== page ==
Artemis’ pCell takes the back door into 5G private networks

Artemis Networks has been trying to get its pCell technology deployed through cellular networks for years. Now, with Citizens Broadband Radio Services (CBRS) technology, it’s going direct to venues, something it wasn’t able to do all those years before.

Back in 2014, Artemis founder and CEO Steve Perlman told Fierce that Artemis intended to license pCell (the “p” stands for personal) to wireless carriers and independent ISPs for deployment worldwide.

The biggest challenge the company had, until now, was it needed to go through a mobile operator. In 2017, it was close to a deal with Nokia, but management changed and that fell through. Now with CBRS, which offers an unlicensed spectrum for anyone to use for private networks, that’s all changed.

“We decided we could not go in the front door, so we went in the back door,” Perlman said, noting the frustration involved in trying to get mobile operators on board and the glacial nature of their business.

The company eventually made tweaks to support any mobile operator’s spectrum in a neutral host model so if they want in on the action, the opportunity is there. It works with all sub-6 GHz bands; it’s not supporting millimeter wave.

Going through the back door means approaching the largest customers of operators: sports venues, transportation hubs, hospitality, healthcare, industrial warehouses and more. There are also defense applications for pCell. And it’s all doing it as a small company with about 10 people.

What’s all the fuss about? Artemis today unveiled the pCell Multi-Gigabit LTE/5G virtualized Radio Access Network (vRAN), which promises to deliver 10x the capacity of conventional LTE/5G networks in the same amount of spectrum. While existing LTE/5G networks average less than 100 Mbps in 20 MHz of spectrum, a network powered by pCell with equivalent spectrum averages over 1 Gigabit/second in 20 MHz and over 7.5 Gigabits/second in 150 MHz, according to the company.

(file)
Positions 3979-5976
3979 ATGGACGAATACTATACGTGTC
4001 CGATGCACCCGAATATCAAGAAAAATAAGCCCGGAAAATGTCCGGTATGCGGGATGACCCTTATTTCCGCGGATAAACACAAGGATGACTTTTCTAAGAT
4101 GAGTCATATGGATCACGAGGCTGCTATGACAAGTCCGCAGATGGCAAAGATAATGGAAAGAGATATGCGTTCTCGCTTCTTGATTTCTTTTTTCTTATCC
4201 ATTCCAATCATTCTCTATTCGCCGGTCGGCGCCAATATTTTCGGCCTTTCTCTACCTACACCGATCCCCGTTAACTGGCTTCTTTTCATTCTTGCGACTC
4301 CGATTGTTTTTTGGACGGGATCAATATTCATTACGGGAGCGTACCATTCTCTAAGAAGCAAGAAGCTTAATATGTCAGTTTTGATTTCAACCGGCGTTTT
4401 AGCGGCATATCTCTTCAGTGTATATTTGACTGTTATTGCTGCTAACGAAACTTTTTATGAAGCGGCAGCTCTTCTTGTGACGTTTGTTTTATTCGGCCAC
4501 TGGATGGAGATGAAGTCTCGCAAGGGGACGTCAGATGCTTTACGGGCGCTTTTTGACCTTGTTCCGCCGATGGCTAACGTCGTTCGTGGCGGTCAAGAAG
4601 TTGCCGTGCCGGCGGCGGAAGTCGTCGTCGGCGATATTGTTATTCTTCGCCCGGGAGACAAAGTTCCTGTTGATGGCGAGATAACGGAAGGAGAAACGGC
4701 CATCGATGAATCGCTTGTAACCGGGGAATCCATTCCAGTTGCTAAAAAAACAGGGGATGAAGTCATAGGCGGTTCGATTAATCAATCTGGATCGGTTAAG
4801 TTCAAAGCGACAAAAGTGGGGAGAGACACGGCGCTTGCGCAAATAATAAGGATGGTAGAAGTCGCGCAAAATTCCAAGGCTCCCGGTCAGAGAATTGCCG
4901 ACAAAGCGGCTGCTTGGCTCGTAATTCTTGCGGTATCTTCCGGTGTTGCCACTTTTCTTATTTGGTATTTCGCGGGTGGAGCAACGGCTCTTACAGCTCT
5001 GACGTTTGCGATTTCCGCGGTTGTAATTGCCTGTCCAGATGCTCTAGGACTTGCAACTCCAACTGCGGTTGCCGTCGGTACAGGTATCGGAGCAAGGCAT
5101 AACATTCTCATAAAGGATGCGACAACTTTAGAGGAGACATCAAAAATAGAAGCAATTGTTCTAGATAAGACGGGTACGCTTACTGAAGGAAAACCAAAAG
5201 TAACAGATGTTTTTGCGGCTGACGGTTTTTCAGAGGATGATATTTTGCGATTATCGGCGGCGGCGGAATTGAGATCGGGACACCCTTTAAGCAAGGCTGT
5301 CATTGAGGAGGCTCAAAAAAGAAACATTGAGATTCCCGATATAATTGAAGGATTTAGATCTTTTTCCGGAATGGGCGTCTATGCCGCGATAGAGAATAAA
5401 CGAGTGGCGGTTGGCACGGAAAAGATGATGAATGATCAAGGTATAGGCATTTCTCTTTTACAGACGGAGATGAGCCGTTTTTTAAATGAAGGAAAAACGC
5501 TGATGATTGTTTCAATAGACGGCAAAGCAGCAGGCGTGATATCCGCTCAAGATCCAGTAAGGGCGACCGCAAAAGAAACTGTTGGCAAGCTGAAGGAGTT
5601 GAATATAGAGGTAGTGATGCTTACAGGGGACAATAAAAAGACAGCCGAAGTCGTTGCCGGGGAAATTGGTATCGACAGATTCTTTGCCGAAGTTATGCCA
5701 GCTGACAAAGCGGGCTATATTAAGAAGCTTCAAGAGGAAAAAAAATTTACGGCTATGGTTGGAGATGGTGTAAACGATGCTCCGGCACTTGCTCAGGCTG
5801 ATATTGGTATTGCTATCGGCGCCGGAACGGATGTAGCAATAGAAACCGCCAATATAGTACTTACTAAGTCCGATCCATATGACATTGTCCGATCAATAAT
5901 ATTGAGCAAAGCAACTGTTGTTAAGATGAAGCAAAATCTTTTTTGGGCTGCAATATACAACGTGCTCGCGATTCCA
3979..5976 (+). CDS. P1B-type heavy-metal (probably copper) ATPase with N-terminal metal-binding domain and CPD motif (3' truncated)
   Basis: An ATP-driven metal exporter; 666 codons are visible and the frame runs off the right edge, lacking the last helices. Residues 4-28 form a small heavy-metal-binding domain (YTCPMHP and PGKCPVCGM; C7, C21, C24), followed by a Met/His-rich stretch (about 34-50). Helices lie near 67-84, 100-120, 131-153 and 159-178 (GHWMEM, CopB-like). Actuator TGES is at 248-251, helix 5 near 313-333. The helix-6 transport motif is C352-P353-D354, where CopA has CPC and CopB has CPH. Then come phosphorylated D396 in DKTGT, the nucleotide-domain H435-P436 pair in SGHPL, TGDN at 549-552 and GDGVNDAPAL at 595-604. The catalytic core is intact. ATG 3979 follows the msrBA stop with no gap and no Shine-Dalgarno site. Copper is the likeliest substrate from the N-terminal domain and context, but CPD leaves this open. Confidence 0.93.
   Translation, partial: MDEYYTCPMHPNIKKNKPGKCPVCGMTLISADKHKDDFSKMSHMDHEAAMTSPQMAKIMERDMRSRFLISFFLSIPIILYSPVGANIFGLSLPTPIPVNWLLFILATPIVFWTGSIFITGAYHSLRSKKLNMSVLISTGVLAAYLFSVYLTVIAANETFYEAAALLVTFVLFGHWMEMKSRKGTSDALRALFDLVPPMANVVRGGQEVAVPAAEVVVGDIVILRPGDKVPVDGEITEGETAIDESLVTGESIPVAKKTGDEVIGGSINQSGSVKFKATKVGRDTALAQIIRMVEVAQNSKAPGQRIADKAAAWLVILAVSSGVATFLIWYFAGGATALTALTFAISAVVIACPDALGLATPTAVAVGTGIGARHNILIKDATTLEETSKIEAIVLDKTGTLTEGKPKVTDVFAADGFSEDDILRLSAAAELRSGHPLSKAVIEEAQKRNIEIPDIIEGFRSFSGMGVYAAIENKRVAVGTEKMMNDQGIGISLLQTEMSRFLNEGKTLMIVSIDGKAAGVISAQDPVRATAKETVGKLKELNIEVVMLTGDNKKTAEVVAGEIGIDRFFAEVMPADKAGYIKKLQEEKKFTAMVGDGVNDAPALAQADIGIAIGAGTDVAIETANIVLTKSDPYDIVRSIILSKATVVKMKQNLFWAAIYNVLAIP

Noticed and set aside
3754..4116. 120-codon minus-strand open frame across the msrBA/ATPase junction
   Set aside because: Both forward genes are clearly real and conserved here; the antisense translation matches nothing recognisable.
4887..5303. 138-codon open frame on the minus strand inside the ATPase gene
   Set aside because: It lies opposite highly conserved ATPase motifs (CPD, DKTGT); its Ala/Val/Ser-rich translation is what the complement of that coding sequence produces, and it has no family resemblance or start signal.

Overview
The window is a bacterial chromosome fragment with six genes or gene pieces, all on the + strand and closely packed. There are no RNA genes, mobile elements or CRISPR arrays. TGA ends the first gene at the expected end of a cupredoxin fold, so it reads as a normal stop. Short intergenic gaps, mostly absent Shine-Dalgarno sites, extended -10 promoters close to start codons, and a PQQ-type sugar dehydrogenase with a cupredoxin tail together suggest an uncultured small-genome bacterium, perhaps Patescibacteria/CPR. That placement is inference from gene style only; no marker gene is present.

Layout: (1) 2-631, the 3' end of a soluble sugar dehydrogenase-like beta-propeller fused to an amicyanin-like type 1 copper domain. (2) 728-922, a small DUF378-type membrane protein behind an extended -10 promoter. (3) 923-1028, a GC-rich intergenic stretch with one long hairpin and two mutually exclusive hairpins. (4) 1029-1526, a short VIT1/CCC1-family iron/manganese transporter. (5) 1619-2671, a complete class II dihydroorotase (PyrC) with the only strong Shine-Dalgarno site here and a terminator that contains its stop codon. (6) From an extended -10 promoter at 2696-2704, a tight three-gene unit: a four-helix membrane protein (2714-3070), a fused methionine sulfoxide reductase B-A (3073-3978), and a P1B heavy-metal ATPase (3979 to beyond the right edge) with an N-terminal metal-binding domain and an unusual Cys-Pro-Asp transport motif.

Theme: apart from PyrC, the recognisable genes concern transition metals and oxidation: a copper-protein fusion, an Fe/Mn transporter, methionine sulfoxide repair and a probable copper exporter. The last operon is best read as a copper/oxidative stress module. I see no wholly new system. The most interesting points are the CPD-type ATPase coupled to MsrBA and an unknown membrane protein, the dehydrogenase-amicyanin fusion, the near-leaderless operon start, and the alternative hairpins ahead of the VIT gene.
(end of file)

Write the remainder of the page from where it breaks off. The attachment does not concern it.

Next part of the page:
Traditional cellular systems slow down when a lot of people are trying to use the cell at the same time. With pCell, the speed stays the same when more users are added.  “We work in the opposite way of cells,” which try to avoid interference, Perlman said. In pCell’s case, it’s trying to exploit interference. “These antennas deliberately interfere with each other and where the radio waves run into each other, they add up,” creating an individual signal around the phones.

SAP Center installation 

To kick things off, Artemis announced the first large-scale pCell vRAN installation in the SAP Center, a 140,000-square-foot, 20,000-seat arena that hosts the San Jose Sharks hockey team, as well as a number of concerts, shows and the Panthers indoor football. The pCell vRAN makes SAP Center the world’s first venue with a Gigabit Private LTE/5G network, deployed in just 20 MHz of free (unlicensed) CBRS spectrum, according to Artemis. The SAP Center’s existing carrier networks required far more spectrum for adequate coverage and service.

According to Perlman, pCell enables a new class of applications, such as photo-realistic Extended and Augmented Reality interactively streamed to thousands of users, regardless of density.

“The pCell vRAN’s unique ability to multiply spectrum capacity by over 10x (and growing) will ultimately transform the lives of billions of people who use mobile networks every day,” Perlman said in a press release. “The pCell enables a new era in wireless communications, when fiber-class capacity, uniformity and reliability are available over the airwaves.”

Artemis has caught the attention of a lot of wireless folks. Dish Chairman Charlie Ergen mentioned Perlman during his company’s hours-long presentation before Wall Street analysts on Tuesday, where much of the theme revolved around the rusty old ways carriers do things and how Dish is taking a completely new and different cloud-inspired route.

In the press release, analyst Craig Moffett of MoffettNathanson calls it the “most innovative technology I’ve seen in wireless in a very long time.” Federated Wireless CEO Iyad Tarazi said Artemis holds “enormous potential” for high-speed, low latency use cases and his company looks forward to seeing their success in the market.

John Sculley, former CEO of Apple and a founding investor in MetroPCS, said Artemis pCell is “one of the largest technology breakthroughs I’ve seen in my career. However, the real genius is getting around longstanding barriers to entering the market by delivering “vastly higher performance” at far lower total cost of ownership via private LTE/5G in the new CBRS spectrum.

“For the first time, large mobile customers including venues, campuses and enterprise can choose mobile infrastructure based on performance, quality and economics, and most significantly, enabling future applications. Breakthrough technology like pCell enables entirely new media experiences like Extended and Augmented Reality that are expected to be huge growth opportunities for mobile wireless in the future,” Sculley stated in the release.

Subject to availability of components, pCell systems will be increasingly available through 2022, the company said.